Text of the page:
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camping galore!

juni 29, 2017

first some information in norwegian:

eg har bestemt meg for å gjera nokre endringar på reisebloggen. eg bur i eit engelsktalande land, reiser mykje i engelsktalande land, og blir kjend med mange engelsktalande folk -som eg snakkar med om bloggen min. det hadde difor vore kjekt om dei også kunne lesa den. difor kjem eg no til å skriva innlegg på engelsk, men ikkje fortvil! eg kjem også til å skriva eit resymé på norsk, og bileta treng jo inga omsetjing. kan hende dette berre blir ei utprøving, eller kan hende det blir permanent, det vil tida vise. 
eg fekk også tilbakemeldingar på at det ikkje var så lurt å publisere innlegg før eg hadde lagt til bilete. det er nemleg mykje enklare for meg å skriva eit innlegg anten medan eg er på tur, eller medan eg har turen friskt i minne, for så å gå attende å leggja inn bileta etter publiseringa. endringa på dette førte berre til at det vart meir jobb på éin gong, med å både skriva, redigera og publisera bilete, så det ende med at det vart utsett, og dette førte rett og slett til mindre blogging. eg går nok tilbake til den gamle «metoden» min, så får det berre smørja dykk med tålmod kjære leserar! hugs at bileta kjem.
du skal likevel få bilete frå turen no, heilt rykande ferske, så håpar eg du nyt anten lesinga eller sjåinga.

we’ve made it home from an absolutely stunning holiday in the outer hebrides (june 12th-18th). i can’t praise it all enough: the nature, landscape, fauna, flora, the friendly people and last but not least -the hippest (ahem) way to travel in the western isles: in a motorhome! the latter is a first for us, and i can ensure you -it won’t be the last! 

we had visitors that stayed with us in aberdeen until sunday afternoon but as soon as they were in a plane back to norway, we stocked up the bailey motorhome that was to be our home for the next week. it would later become clear that we’d brought waaaay to many clothes, but one can never know how many layers (or dresses) one need on a camping trip -amiright?! the car was rented from angus motorhome hire in arbroath, so it had already been on a ride from down there and up to aberdeen when we headed for oban sunday evening. i’ve never been in such a large moving vehicle before, and neither had our cat rips whom we brought along, so the two of us sat patient (though a bit nervous) in the back while the hubby impressed with his steady driving. what skills does that man not have? we made it all the way to western scotland all in one take, but when we reached loch lubhair at 10.30pm we had to take a rest. the sofa made up to a bed in the rear of our new home was far from comfortable, adding to that it was also very cold, so i can’t say i got much sleep that night. thankfully the same could not be said about the husband, who was all ship shape and ready to go the next morning. so we did, after some breakfast onboard.
early morning at loch lubhair
it was only a short hour drive to get to the ferry quay in oban and we arrived as the first in line for the caledonian macbraine’s ferry to castlebay. perfect as we had yet to have our first coffee (and scone!) of the day. we also did some shopping in oban, i bought a raincoat (that came in über-handy!), the hubby got some hiking pants, and we got some covers and sheets to improve the bed in the car. yes and i also got camouflage wellies from the kid’s department, how could i almost forget. oban is clearly a place we have to visit and spend more time in in the future, a lively and charming town from what we saw.

tobermory lighthouse seen from the ferry   the ferry took around 4,5 hours to the island of barra, and as it was also delayed, we weren’t there before 7 in the evening. who cares about that when we were met by a sight for sore eyes? beaches, hills, small villages and a castle on a rock in the middle of the bay -yes we had landed in castlebay!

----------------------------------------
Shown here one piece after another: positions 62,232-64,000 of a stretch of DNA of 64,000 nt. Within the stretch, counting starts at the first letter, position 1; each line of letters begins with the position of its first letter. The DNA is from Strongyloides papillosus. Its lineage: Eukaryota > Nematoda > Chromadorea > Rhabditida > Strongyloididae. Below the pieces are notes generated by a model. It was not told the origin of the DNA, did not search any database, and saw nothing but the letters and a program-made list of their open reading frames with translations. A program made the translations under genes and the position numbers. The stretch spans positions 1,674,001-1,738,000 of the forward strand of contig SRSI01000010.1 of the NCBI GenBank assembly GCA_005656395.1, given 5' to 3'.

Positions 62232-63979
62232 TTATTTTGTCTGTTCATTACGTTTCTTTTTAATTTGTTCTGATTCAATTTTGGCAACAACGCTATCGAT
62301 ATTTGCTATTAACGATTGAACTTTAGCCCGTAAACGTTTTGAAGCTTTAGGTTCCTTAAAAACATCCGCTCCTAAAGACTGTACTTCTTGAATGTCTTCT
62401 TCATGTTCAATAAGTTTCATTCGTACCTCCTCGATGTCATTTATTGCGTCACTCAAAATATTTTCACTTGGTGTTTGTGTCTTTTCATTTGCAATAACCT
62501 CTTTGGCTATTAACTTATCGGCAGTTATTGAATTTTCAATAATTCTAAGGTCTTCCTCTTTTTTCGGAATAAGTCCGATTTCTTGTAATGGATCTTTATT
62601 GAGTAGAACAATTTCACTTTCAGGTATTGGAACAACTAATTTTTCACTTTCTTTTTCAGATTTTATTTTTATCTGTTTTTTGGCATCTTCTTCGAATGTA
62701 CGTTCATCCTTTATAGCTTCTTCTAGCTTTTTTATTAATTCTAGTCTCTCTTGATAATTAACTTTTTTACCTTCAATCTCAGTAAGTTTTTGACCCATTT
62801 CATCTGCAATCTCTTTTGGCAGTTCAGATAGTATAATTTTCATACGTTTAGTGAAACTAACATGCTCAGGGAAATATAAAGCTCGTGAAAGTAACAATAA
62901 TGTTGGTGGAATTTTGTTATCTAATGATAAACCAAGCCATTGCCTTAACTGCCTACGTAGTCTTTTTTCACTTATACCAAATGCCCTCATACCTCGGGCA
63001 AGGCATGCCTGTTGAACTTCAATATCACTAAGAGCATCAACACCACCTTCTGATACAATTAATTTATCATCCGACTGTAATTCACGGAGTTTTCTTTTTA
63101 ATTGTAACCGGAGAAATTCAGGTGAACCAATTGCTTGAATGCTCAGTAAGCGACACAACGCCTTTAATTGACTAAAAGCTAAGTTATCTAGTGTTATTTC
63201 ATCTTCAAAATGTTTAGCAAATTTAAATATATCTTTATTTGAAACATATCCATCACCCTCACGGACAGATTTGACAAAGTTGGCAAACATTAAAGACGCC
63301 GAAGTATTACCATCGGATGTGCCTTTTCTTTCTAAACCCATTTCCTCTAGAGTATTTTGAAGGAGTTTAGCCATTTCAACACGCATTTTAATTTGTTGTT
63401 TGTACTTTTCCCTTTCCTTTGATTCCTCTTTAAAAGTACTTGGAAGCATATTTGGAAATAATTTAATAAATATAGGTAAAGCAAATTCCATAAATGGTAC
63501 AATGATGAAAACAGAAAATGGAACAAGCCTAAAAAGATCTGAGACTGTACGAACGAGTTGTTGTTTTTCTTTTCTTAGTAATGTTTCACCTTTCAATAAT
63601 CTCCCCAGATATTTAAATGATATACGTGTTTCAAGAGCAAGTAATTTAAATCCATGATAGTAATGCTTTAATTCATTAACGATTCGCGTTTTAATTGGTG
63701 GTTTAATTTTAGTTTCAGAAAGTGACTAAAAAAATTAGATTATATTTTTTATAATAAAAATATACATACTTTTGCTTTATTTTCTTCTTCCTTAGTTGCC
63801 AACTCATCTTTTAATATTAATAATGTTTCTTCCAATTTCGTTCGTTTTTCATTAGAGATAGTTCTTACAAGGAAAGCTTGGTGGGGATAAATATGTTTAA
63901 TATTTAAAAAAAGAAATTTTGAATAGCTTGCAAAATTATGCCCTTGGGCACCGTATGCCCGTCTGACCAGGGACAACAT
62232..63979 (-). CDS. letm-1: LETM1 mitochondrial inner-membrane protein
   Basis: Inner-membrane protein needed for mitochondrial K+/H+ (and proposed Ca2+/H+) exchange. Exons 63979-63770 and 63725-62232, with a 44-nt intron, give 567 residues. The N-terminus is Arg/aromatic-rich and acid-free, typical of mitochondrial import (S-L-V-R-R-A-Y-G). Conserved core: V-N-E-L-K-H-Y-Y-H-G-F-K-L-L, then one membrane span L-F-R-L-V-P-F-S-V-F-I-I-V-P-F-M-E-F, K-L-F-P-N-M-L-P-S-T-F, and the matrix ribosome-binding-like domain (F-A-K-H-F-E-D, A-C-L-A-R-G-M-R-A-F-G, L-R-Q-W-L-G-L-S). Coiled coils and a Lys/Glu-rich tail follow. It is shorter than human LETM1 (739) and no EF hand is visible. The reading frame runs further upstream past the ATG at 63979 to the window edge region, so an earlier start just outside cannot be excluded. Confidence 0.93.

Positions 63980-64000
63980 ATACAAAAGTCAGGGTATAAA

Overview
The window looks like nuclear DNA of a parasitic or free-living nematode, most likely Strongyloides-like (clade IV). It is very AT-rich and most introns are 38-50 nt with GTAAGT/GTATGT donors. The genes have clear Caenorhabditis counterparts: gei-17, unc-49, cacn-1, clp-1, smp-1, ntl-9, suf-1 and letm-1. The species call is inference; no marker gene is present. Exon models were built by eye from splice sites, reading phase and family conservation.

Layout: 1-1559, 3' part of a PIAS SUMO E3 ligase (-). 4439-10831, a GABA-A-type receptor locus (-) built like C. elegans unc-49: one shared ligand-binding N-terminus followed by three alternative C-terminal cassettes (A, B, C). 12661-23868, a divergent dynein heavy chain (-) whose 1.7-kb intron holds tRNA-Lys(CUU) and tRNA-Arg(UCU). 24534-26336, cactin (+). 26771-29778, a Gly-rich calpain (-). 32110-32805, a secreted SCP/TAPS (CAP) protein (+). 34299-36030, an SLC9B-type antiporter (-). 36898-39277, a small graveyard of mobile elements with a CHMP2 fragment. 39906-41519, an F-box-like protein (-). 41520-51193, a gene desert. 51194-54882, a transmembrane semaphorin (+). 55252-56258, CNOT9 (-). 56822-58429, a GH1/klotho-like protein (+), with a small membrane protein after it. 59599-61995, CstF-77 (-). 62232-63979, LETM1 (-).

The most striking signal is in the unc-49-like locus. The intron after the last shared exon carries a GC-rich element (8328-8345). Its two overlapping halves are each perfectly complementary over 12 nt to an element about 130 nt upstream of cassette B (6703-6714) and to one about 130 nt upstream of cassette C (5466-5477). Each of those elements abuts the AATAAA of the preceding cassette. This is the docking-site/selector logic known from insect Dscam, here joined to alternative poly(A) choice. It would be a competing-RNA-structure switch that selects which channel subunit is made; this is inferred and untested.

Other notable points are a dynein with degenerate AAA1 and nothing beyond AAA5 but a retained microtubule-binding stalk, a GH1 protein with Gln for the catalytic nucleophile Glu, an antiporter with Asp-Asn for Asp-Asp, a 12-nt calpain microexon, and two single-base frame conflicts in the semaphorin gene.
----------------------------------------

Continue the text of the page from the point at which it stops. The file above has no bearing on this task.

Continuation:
we had made arrangements to stay on a campsite with el hookups for the car, and since it was situated all up in the northernmost peak of barra, we got to see the west coast of the island and all its beaches and dramatic landscape. we’d heard rumors about the roads and oh yes -they were narrow! fortunately there were plenty of passing places and drivers were friendly and helpful. the reason i called the motorhome a hip way to travel, is because the hebrides and especially barra, were packed with them. since the island is not the biggest in the hebrides (it’ll only take you about half an hour to drive from south to north) we kept bumping (not literally though) in to the same motorhomes everywhere we went and some of them even followed us all the way up north to isle of lewis. we developed excellent waving muscles throughout the stay, for you might not know it but us motorhome-people great each other when on the road. when we couldn’t go any longer north on the island, there it was: a camping site for sore eyes surrounded by nature, birds, rabbits, cows, sheeps, beaches, ocean, waves and just a handful of other cars. there were in particular one or two birds who kept one of us awake in the night with it’s jabbing, almost like an alarm going off cause it was so consistent, we’re now quite certain it was the rare bird with the corny name corncrake (which we misspelled as corncake and had a laugh about). staying in such lovely surroundings we just couldn’t stay inside, but had to take a walk.  so we headed to cille bharra -an ancient graveyard with a chapel and ruins from a medieval church.  in the chapel we found the replica of a norse rune stone, the kilbar stone from around the 10th century. the original is in edinburgh and we understood that is was a sore spot for the islanders of barra that their stone couldn’t be on display on the place it belonged. you can read more about the stone here. on the graveyard you could also find the grave of a more or less famous novelist who wasn’t in fact scottish, but really wanted to be. compton mackenzie is probably most known for his books the monarch of the glen (which many norwegians knows better as «kar for sin kilt» when it was made into a tv series) and whisky galore which history is based on real life events on the nearby island eriskay in 1941. fun facts about mackenzie: he lived 17 years on capri, and he was one of the co-founders of the scottish national party in 1928.  after trying to escape some midges (what the scots calls mosquitoes) and raindrops, we went back to our motorhome and met the owner of the camp site on the way. he was the friendliest person you would ever meet, and could tell us (in a very fascinating dialect) that we were the first norwegians that he could recall had stayed on his site -yey! he said we could stay for as long as we wanted the next day, no need to rush. also we were welcome to use the facilities in the bungalow at the site: three private bathrooms with two showers respectively, a kitchen, washing machine etc.